The legal question of the constitutionality of mandatory vaccinations is thus dependent on the medical evidence. How deadly is COVID-19? COVID-19 occupies a relatively innocuous position on that spectrum of deadly scourges, and the rates of mortality are declining. That is, the medical evidence falls far short of surmounting that legal standard of strict scrutiny required by the United States Constitution.
The seminal case on the constitutionality of forced government vaccinations is Jacobson v. Massachusetts, a 1905 U.S. Supreme Court decision that affirmed Massachusetts’s authority to impose mandatory smallpox vaccinations. Yet Jacobson does not answer today’s COVID-vaxx question: smallpox was unquestionably a much deadlier illness.
In reaching its decision in 1905, the Court was circumspect:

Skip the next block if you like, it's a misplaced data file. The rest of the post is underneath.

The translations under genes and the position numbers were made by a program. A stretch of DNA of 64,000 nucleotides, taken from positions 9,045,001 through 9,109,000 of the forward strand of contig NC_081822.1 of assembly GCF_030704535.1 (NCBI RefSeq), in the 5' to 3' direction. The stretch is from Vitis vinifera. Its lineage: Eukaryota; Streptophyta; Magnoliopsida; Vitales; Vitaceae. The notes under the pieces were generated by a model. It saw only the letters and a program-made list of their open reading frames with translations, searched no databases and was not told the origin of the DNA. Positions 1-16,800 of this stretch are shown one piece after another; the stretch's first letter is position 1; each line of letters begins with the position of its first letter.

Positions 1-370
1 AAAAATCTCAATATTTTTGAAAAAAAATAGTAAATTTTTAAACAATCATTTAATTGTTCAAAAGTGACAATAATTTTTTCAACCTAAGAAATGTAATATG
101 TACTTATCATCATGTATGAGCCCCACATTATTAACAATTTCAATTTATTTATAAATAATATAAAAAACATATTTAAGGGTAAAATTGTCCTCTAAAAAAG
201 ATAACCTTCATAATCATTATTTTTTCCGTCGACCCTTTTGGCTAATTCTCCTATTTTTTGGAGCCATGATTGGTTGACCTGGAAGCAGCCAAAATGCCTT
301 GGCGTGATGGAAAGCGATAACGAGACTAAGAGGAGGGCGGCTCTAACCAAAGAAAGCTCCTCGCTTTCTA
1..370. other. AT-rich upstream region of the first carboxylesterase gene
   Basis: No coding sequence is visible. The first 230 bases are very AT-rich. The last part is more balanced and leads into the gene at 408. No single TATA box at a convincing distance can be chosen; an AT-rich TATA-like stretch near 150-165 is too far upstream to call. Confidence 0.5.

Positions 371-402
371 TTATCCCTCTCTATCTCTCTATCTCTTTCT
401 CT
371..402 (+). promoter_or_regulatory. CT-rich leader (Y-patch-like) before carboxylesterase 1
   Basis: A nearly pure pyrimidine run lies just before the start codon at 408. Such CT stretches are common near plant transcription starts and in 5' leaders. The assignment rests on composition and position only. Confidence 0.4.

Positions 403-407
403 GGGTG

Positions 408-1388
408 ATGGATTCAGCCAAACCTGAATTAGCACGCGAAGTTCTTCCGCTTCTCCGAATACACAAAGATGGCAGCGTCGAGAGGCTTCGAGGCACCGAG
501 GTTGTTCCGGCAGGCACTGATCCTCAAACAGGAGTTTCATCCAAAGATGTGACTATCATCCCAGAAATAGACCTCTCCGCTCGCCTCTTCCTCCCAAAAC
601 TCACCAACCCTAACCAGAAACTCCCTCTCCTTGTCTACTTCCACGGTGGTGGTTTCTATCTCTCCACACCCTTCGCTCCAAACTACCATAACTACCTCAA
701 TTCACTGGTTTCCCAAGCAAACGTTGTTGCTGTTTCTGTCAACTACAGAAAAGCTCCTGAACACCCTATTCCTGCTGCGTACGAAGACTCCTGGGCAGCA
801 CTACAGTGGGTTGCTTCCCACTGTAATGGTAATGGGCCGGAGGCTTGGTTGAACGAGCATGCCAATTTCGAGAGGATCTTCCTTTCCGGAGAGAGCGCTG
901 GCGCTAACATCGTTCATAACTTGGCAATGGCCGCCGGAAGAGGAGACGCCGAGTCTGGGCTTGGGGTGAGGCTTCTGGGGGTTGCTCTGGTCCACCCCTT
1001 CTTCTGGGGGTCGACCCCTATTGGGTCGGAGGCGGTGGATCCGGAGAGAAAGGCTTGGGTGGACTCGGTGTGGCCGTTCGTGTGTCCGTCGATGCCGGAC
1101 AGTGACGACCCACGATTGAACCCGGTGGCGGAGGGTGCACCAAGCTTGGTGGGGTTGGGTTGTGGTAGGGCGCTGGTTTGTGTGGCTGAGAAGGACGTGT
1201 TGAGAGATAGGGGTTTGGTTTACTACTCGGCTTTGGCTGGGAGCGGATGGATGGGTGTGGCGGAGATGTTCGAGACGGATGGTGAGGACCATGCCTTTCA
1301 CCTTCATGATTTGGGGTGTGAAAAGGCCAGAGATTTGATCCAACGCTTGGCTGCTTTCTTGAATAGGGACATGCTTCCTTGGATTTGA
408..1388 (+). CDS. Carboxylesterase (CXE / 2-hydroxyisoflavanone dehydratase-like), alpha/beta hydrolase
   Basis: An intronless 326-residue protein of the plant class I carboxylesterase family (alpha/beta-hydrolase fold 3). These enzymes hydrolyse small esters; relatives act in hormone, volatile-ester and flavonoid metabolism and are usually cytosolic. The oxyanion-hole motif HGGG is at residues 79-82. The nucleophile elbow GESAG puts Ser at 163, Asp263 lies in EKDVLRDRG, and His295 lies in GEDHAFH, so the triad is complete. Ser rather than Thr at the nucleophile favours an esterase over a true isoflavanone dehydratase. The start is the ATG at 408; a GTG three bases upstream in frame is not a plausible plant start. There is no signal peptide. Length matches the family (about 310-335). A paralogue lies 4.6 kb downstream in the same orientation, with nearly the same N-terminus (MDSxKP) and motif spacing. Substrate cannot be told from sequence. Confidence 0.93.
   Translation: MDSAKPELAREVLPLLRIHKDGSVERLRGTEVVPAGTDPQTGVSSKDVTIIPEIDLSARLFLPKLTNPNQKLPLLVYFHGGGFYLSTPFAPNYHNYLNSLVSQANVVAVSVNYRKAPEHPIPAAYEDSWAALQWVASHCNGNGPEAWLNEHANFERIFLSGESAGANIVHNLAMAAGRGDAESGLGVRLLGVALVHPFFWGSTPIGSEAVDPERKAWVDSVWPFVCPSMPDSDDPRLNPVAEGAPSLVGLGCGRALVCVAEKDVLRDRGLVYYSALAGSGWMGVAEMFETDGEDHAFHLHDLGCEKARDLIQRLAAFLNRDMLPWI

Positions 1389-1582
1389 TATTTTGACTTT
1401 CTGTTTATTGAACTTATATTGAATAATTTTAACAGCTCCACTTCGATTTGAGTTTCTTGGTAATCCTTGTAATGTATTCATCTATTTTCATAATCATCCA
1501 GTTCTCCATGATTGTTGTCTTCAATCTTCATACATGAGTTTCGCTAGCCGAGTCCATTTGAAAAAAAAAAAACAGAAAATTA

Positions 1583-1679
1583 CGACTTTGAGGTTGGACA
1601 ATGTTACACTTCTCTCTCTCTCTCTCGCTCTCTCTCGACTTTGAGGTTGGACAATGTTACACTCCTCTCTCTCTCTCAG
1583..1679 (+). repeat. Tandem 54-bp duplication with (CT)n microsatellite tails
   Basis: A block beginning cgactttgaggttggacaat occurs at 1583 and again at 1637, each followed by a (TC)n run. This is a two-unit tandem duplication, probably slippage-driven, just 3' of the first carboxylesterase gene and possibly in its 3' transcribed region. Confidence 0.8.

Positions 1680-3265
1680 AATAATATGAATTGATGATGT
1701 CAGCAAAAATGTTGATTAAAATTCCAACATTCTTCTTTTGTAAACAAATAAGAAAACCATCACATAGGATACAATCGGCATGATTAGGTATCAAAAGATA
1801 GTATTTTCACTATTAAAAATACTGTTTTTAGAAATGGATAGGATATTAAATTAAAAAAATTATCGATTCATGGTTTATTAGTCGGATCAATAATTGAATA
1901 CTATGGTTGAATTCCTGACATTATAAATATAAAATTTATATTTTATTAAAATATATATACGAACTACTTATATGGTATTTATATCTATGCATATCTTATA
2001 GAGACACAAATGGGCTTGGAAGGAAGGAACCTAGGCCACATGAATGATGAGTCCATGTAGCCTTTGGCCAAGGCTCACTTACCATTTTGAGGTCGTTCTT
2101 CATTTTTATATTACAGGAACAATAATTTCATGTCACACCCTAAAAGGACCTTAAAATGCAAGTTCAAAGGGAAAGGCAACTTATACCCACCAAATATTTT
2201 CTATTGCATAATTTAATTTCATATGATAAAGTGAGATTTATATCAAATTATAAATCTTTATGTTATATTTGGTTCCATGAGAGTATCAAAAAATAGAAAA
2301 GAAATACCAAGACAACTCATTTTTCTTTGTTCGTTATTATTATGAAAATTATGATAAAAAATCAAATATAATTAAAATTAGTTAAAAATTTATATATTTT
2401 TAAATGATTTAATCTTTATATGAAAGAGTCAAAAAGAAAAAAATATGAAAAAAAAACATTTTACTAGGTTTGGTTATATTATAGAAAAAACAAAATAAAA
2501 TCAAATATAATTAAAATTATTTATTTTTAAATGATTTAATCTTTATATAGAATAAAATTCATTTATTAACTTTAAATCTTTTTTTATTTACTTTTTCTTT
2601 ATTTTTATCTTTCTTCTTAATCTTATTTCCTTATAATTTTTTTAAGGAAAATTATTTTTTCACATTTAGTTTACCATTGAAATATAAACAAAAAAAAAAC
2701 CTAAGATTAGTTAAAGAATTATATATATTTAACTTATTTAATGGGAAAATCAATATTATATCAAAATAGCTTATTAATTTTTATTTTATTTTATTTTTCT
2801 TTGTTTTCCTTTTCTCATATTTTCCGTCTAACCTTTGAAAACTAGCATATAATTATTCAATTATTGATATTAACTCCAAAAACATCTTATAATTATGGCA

Smallpox being prevalent and increasing at Cambridge, the court would usurp the functions of another branch of government if it adjudged, as matter of law, that the mode adopted under the sanction of the State, to protect the people at large was arbitrary and not justified by the necessities of the case. We say necessities of the case because it might be that an acknowledged power of a local community to protect itself against an epidemic threatening the safety of all, might be exercised in particular circumstances and in reference to particular persons in such an arbitrary, unreasonable manner, or might go so far beyond what was reasonably required for the safety of the public, as to authorize or compel the courts to interfere for the protection of such persons. (p.28)